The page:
Corneille, his world*

*Yellow birds and distant stories

22 September 2018 to 3 February 2019

Seventy years after CoBrA was created, the Stedelijk Museum Schiedam honours one of the prominent founders of this international art movement: Corneille Guillaume Beverloo, best known by his first name. This extensive retrospective shows the colourful work that gained Corneille (1922–2010) international recognition, together with his sources of inspiration, the way he was influenced by other artists, his passion for long journeys and his love of African ethnographics.

Apart from paintings, graphic work and drawings by Corneille, there is also work by artists that he admired, including Paul Klee and Karel Appel. In addition there are ethnographic objects that inspired him. On his death Corneille left four studios full of African masks, a continent full of inspiration. And there are also nature photographs of his far journeys to  Africa, Mexico, Brazil and Cuba.

Vincent van Gogh
Corneille was born in Liège, Belgium, on 3 July 1922. His parents were Dutch. In 1940 he settled in Amsterdam, where he took lessons at the Rijksakademie van beeldende kunsten. Here he met Karel Appel and was inspired by Vincent van Gogh. During his lifetime Corneille read all his letters and admired his use of colours. When he died, in 2010, he was buried next to Van Gogh at his request, in Auvers-sur-Oise in France.

Corneille, Fish, 1950. Collection Stedelijk Museum Schiedam

From 1947 onward Corneille traversed the whole world. In imitation of Paul Klee he travelled to Tunisia. In 1948 – exactly 70 years ago – he founded the Experimental Group in Holland, in conjunction with Constant, Appel, Rooskens and Wolvecamp. Later in that year and together with Constant and Appel he founded the Amsterdam branch of the CoBrA group, the European movement with artists from Copenhagen, Bruxelles and Amsterdam.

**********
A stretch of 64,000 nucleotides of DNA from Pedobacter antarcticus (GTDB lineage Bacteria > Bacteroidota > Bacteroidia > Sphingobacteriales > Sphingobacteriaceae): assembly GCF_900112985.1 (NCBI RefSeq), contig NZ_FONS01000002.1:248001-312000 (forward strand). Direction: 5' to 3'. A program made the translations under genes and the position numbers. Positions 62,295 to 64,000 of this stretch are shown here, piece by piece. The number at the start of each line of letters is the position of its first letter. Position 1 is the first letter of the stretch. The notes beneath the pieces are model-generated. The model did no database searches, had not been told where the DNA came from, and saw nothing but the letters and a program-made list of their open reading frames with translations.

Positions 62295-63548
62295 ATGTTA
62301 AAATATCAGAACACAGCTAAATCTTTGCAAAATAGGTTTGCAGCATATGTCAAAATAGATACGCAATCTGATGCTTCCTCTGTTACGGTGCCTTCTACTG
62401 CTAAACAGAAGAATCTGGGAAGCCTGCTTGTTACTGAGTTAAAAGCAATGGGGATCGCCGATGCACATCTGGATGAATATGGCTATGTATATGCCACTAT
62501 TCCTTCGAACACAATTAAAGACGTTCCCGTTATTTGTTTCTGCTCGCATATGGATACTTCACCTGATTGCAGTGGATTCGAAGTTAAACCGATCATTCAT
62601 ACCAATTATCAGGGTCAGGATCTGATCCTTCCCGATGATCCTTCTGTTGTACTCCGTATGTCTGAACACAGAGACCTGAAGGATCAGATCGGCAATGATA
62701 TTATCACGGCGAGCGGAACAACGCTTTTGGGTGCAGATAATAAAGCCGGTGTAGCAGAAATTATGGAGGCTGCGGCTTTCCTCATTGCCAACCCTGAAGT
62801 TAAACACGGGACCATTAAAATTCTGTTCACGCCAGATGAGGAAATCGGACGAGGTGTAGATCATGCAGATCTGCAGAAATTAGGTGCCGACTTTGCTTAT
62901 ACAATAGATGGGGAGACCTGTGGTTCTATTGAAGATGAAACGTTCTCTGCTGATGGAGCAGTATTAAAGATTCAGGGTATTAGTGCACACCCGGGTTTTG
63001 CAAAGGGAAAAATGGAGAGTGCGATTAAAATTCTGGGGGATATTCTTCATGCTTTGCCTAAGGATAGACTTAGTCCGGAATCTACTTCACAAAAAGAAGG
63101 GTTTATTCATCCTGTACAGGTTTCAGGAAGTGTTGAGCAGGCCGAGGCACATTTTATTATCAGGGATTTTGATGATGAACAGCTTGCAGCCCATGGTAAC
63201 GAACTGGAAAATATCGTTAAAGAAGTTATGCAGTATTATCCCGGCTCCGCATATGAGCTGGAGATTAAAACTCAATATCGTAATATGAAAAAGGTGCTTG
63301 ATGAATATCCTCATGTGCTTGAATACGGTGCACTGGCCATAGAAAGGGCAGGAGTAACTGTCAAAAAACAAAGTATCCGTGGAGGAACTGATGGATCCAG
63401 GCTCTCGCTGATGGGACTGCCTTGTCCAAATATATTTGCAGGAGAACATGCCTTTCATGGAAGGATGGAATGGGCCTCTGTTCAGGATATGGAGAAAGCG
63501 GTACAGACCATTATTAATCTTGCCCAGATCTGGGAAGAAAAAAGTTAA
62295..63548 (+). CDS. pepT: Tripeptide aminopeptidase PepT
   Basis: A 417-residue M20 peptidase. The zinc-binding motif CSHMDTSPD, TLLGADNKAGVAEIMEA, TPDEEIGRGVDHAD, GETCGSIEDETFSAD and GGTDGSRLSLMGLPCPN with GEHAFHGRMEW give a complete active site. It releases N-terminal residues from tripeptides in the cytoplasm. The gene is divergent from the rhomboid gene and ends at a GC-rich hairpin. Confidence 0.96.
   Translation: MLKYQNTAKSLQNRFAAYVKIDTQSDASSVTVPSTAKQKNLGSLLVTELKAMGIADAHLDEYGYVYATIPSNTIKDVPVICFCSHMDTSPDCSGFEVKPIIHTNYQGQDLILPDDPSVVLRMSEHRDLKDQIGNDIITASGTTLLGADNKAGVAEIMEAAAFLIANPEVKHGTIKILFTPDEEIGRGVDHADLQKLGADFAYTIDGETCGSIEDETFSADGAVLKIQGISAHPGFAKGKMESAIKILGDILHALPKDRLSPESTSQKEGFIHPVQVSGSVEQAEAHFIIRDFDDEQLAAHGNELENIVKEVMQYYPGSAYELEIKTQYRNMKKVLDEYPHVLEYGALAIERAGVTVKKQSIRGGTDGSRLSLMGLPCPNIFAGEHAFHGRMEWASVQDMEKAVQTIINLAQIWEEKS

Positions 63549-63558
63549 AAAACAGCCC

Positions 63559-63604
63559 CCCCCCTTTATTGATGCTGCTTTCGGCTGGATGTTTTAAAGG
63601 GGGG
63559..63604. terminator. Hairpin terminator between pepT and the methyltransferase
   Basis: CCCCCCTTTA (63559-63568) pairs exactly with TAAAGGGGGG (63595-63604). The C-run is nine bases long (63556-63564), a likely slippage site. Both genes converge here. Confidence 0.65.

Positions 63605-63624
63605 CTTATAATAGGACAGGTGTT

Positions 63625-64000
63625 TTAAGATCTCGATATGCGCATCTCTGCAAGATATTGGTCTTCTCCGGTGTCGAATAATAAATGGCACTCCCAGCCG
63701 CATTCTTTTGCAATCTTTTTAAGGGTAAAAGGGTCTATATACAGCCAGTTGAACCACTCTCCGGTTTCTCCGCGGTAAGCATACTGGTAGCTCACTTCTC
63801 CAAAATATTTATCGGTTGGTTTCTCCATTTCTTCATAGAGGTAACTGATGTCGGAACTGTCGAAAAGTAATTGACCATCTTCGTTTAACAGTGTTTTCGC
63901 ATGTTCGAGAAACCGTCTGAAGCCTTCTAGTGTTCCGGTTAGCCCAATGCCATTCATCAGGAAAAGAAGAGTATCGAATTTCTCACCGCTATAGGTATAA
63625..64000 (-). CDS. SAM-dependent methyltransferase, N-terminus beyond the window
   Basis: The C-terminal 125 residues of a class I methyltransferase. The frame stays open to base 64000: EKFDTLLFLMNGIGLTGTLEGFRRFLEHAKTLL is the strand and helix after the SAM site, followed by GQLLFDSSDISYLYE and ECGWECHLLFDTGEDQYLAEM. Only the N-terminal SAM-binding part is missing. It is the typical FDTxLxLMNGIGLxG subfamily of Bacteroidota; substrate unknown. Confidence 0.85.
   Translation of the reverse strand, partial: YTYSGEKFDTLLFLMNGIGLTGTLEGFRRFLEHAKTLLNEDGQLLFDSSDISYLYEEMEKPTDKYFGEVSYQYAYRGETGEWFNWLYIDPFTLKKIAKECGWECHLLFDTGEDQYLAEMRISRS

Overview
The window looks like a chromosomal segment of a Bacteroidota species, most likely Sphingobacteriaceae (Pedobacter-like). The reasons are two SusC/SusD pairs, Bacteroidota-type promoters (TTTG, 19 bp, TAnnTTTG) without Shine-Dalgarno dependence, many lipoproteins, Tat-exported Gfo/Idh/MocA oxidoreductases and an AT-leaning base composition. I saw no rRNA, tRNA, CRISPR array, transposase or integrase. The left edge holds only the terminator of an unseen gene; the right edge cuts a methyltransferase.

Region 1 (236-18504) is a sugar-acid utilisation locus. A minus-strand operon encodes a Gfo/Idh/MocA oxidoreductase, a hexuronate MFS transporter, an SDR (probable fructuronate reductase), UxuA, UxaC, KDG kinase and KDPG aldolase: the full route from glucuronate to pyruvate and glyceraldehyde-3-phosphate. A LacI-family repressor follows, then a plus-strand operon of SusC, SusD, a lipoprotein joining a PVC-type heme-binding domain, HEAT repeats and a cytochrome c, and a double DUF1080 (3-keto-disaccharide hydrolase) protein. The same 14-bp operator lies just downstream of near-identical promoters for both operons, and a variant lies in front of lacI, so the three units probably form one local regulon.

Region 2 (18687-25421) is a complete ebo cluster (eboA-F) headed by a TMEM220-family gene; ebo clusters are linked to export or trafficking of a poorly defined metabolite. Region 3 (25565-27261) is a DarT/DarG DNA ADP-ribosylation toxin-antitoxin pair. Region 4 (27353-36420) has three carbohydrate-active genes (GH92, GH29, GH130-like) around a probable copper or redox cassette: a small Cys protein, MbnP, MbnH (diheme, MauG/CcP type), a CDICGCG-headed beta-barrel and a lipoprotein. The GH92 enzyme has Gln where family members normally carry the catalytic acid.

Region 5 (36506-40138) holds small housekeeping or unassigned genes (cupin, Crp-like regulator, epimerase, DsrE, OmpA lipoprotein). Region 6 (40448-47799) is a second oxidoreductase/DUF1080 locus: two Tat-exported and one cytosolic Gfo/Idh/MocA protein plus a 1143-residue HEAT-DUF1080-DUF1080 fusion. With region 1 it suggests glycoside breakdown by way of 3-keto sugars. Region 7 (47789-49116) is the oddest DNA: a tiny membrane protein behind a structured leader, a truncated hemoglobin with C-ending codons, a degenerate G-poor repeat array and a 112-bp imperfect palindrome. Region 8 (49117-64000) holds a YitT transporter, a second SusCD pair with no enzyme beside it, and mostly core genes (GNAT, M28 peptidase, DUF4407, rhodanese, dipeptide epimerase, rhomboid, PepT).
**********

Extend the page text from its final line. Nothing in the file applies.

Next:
International success
Another year later the controversial CoBrA exhibition took place in the Stedelijk Museum in Amsterdam. The media called it ‘an outrage’ and the newspapers had screaming headlines such as ‘Daubery, blah blah and messing about in het Stedelijk Museum’. Whereas in 1949 Corneille’s work was still held up to mockery, he gained international success seven years later, when he won the prestigious Guggenheim International Award.

Figurative and abstract
In his CoBrA period (1948-1951) fantastic figures featured in his paintings: bizarre creatures that he had seen in the work of  the Danish CoBrA artist Carl-Henning Pedersen. Likewise, the child-figures in the canvases of his friend Appel appealed to him. In the mid-twentieth century the Hoggar plateau in Africa introduced him for the first time to the forces of nature and a world of split-open rocks and stones.

Corneille, Le voyage du grand soleil rouge, 1963. Collection: Stedelijk Museum Schiedam

In his abstract period (ca 1952-1965) he translated all this into paintings. In his lines, forms and colours we recognize rocks, desert wildernesses and faggots. After this we see an explosion of colour and an increasing penchant for figuration with masks, women and the bird, to Corneille the example of freedom. In this context he said: “The bird – and the same is true of me – is the one who is always on a quest, who has to find ‘food’ and fly constantly, destined to keep moving.”

Corneille, Petite Musique du Printemps, 1987. Die Galerie, Frankfurt am Main, © Natacha and Dimitri Beverloo – Pictoright Amsterdam 2018

International artist
Corneille was one of the first CoBrA artists to have success on an international basis. His work was exhibited all over the world. But he enjoyed mounting acclaim with a wide audience especially with his ceramic plates, neckties, beer cans, wine labels, and even a Corneille tramcar and hot air balloon. In Schiedam the emphasis is on his artistry in painting, drawing and graphic work.

Guest curators
This exhibition is a joint effort with guest curator Maarten Bertheux and educational guest curator Brenda Zwart, both specialists in the field of CoBrA. As a curator of the Stedelijk Museum Amsterdam, Bertheux compiled a variety of exhibitions about this international art movement. The same is true of Zwart, who like Bertheux generated CoBrA exhibitions abroad. They selected works from museums and private collections in this country and abroad.

Many thanks are due to